New York Investors fled the volatile technology sector for the relative safety of blue chip stocks Monday, sending the Dow Jones industrials to their second straight 200-plus point gain.
The market's enthusiasm for aluminum, construction equipment and financial services stocks wasn't enough to lift technology issues out of their malaise. Earnings reports dogged stocks even as the end of the third-quarter earnings season approached.
The Dow closed up 245.15 at 10,835.77, a gain of 2.31 percent, on the heels of a 210-point gain Friday.
The tech-focused Nasdaq composite index struggled, falling 86.96 to 3,191.40, after being off nearly 130 points earlier in the day.
The Dow rose to its highest level since late September, despite a 430-point plunge less than two weeks ago that sent it below 10,000 for the first time since March.
"It looks like this is a good thing," said Brian Belski, a fundamental market strategist with U.S. Bancorp Piper Jaffray, who believes a strong advance in blue chips foreshadows broader market gains. "The bulk of the recent downside in tech stocks is really composed of stocks that have not really been sold off. Microsoft is up."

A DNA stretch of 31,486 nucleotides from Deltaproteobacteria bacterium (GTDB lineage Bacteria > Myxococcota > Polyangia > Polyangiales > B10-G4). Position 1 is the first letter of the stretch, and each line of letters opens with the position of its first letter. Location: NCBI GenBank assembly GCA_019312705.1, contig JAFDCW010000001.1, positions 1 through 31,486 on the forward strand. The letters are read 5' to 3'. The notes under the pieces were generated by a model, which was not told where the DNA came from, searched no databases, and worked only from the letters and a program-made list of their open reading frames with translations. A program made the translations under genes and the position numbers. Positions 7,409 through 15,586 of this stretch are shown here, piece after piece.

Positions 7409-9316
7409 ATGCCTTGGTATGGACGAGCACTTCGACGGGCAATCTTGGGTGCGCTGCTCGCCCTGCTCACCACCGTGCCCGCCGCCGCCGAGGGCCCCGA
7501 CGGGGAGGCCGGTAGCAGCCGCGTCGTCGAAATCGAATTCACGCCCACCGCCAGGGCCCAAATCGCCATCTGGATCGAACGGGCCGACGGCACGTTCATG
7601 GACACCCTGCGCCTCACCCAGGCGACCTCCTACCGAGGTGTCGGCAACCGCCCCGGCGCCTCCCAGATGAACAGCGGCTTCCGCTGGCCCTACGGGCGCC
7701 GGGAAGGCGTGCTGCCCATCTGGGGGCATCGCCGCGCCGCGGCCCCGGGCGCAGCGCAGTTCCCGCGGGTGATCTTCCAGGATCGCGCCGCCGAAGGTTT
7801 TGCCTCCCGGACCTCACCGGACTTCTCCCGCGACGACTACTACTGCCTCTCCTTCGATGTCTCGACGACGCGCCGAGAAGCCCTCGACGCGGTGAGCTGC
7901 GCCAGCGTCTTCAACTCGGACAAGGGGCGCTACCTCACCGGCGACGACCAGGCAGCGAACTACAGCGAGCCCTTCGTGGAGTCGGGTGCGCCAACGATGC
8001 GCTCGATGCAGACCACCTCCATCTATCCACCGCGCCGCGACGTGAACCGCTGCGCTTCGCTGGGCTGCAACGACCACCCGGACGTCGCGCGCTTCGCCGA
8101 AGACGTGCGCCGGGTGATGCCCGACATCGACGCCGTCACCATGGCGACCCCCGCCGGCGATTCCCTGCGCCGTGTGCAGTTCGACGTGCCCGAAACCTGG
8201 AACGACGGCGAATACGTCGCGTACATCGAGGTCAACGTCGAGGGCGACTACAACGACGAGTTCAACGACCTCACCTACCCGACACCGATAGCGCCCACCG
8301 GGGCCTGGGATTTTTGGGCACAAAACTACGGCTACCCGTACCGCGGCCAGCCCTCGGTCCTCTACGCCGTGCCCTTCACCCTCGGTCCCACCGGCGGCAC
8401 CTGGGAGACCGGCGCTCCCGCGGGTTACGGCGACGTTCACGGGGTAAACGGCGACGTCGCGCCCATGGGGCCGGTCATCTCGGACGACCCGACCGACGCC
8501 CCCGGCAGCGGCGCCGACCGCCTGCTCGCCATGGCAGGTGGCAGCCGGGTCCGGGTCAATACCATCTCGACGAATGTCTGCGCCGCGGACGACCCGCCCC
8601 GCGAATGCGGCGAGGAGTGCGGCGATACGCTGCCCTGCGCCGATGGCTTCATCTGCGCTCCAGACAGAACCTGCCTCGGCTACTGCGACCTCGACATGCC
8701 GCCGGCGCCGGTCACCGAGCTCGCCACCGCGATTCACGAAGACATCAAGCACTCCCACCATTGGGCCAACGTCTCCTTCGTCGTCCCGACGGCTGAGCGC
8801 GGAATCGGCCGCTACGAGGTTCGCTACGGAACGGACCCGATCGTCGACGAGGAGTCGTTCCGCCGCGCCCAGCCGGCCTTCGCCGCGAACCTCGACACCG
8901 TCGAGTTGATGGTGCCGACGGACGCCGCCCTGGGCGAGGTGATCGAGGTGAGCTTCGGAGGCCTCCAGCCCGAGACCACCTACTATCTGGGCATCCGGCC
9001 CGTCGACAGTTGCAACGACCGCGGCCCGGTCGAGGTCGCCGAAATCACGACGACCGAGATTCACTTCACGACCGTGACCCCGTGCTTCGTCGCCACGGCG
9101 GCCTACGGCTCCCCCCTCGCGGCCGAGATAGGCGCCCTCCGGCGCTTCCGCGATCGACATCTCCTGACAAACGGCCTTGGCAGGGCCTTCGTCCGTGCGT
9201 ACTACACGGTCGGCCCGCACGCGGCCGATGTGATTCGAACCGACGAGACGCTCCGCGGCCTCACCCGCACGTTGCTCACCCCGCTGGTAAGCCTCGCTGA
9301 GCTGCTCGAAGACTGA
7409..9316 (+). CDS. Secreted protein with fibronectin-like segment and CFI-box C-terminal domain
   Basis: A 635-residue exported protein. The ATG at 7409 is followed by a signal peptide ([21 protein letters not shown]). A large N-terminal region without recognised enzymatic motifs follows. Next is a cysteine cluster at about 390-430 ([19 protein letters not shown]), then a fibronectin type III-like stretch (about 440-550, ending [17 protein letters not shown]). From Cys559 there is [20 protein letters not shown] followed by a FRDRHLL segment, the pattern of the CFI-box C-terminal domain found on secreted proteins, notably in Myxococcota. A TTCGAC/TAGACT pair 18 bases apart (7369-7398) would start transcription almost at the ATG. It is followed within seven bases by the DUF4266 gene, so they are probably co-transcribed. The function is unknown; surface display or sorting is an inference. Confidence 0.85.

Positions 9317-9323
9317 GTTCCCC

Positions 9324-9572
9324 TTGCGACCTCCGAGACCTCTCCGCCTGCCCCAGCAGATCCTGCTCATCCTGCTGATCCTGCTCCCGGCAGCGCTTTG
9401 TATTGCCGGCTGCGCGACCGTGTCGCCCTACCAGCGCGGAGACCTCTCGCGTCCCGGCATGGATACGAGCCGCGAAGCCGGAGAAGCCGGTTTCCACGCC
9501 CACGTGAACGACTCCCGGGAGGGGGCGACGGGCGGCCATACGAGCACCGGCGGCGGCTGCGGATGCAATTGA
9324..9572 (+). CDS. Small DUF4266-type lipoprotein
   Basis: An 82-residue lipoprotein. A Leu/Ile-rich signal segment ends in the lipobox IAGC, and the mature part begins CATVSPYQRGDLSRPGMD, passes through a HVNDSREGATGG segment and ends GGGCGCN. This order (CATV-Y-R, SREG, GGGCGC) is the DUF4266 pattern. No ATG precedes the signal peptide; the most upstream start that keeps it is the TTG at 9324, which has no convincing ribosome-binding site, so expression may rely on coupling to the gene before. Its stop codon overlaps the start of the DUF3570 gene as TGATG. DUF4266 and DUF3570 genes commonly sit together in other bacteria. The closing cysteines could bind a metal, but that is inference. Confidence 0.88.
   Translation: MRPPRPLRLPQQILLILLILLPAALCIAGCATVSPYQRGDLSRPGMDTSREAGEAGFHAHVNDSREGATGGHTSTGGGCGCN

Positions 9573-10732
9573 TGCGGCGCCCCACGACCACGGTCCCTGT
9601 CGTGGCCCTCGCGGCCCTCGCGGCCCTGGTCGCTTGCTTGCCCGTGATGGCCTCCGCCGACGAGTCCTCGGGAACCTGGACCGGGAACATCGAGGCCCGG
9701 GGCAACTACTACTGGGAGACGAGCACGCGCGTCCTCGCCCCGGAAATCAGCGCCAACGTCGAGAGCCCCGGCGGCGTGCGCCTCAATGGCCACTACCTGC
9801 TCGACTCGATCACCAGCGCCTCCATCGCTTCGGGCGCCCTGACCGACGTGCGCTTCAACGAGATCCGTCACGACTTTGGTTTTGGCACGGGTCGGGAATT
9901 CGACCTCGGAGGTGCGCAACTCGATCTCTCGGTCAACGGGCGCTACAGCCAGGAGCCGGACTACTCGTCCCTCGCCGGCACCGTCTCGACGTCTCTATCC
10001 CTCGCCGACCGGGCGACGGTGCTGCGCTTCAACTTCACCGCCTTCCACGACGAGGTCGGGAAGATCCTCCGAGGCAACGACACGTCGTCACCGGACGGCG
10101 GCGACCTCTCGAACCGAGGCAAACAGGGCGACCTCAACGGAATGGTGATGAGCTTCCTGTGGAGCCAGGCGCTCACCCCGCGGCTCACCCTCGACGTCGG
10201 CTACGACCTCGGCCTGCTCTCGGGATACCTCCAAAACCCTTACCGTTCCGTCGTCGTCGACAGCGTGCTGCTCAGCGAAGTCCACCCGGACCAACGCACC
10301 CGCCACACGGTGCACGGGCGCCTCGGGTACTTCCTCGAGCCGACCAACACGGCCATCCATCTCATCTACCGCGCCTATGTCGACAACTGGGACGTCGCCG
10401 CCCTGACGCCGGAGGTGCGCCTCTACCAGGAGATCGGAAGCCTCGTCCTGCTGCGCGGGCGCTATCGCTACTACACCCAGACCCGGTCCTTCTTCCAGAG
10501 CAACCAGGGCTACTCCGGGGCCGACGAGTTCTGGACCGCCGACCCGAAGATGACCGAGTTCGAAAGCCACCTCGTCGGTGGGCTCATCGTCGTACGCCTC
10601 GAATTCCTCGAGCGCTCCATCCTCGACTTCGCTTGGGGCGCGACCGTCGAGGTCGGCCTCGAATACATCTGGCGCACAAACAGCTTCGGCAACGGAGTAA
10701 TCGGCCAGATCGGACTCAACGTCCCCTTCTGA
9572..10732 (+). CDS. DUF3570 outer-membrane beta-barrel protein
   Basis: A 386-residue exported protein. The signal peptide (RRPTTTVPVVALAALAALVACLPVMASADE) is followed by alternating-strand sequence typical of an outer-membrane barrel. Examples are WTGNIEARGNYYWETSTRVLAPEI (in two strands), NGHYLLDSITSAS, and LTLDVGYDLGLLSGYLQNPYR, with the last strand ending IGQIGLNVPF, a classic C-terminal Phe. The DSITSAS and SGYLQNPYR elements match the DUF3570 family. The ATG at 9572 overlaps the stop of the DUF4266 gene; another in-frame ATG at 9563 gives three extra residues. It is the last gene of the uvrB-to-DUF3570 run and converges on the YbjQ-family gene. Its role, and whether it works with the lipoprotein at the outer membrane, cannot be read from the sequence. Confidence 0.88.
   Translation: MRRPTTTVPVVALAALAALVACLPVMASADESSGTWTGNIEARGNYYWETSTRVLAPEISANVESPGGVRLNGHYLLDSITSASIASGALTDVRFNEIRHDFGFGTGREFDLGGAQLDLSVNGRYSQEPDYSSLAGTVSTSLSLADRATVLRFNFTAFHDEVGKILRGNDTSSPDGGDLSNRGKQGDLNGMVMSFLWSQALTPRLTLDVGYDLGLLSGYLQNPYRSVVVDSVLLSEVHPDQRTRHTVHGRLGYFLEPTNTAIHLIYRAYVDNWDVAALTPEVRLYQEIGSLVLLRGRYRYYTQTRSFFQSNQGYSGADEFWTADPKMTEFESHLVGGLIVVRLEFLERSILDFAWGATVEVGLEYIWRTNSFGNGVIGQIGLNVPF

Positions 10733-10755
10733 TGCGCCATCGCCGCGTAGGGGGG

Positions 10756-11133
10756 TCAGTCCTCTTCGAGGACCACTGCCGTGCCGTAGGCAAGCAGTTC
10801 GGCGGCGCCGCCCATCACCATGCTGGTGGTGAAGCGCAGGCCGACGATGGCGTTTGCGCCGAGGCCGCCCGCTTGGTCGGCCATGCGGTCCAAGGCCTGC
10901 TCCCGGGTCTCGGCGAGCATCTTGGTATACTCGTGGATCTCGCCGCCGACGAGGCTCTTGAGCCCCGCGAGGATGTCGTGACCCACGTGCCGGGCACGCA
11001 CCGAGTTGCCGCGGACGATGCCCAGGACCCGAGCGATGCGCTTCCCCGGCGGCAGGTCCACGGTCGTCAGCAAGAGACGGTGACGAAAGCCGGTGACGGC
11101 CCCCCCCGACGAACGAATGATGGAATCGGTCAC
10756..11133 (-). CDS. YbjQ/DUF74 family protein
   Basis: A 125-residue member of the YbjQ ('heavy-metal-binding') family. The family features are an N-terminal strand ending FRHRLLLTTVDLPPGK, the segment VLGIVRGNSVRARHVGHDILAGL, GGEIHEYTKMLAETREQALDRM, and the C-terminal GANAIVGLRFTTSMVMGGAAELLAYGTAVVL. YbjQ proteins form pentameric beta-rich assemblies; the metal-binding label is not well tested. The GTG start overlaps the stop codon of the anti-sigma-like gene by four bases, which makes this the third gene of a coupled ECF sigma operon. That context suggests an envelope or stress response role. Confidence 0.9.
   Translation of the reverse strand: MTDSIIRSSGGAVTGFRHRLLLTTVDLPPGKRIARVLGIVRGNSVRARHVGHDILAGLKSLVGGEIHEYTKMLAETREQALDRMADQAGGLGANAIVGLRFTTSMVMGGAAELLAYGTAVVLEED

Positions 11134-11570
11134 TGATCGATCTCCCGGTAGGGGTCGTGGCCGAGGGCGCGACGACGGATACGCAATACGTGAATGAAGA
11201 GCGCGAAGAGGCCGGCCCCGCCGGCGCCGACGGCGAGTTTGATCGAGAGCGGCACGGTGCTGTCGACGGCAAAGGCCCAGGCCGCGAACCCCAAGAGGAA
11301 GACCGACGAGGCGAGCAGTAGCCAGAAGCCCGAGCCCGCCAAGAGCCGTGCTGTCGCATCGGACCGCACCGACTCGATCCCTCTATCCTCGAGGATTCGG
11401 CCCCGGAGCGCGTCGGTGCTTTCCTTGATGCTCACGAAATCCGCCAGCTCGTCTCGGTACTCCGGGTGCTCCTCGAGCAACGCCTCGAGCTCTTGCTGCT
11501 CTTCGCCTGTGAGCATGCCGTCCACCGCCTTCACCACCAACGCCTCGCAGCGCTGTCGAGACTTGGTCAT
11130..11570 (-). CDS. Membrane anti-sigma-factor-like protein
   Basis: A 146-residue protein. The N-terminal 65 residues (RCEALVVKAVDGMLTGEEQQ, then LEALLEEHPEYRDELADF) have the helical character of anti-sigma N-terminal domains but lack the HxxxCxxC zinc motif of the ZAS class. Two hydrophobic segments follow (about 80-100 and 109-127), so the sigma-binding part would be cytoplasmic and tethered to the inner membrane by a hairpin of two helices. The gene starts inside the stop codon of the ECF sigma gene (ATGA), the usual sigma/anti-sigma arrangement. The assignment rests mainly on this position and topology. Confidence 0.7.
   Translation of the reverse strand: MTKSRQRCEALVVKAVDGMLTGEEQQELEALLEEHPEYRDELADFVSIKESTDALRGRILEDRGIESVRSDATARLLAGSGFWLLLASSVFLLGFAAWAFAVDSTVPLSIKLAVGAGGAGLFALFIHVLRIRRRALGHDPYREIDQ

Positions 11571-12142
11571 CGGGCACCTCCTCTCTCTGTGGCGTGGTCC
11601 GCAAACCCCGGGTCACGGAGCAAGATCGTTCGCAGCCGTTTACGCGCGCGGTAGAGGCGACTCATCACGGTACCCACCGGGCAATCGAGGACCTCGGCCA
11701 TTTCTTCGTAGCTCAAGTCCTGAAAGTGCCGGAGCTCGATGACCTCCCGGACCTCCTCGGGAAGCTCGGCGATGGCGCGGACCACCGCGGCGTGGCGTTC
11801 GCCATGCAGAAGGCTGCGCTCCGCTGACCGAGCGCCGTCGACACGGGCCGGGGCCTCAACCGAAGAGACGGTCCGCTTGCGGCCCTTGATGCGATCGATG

Microsoft rose $1.38 to $69.06. Aluminum producer Alcoa jumped nearly 14 percent, up $3.44 to $28.44, while International Paper picked up $2.50 to close at $35.75. All three are Dow components.
But the optimism was not universal Monday. In a continuation of what has been the pattern since earlier this month, concern about the long-term profitability drove many investors to unload high-tech shares in favor of blue chips.
"I think people are fed up with technology and they shouldn't be. It's the only growth sector out there," said Barry Hyman, chief investment strategist at Weatherly Securities. "People instead have sought the safety of the Dow, looking at financials and consumer staples to play the market."
Technology stocks generally declined. Qualcomm tumbled $6.75 to $68.13 after one of its primary customers, Globalstar Communications, missed Wall Street estimates for third-quarter earnings. Globalstar plunged $3.63, or 60 percent, to $2.38.
Cisco Systems fell $2.63 to $48.06 after Lehman Brothers cut the stock's 12-month price target to between $60 and $65 instead of $90.
Among other blue chip winners, American Express rose $2.63 to $58.44 and heavy- equipment maker Caterpillar rose $2.06 to $34.94.
The shift into blue chips reflected investors' anxiety about the effect the cooling economy will have on earnings in the coming quarters. They are searching for stocks viewed as sure bets for growth, even if it's slower growth.
"Whenever the market starts worrying about a slowdown in the economy, it goes after companies that will continue to grow their earnings no matter what," said Gary Kaltbaum, a technical analyst at JW Genesis. "The market is as defensive as I've seen in years."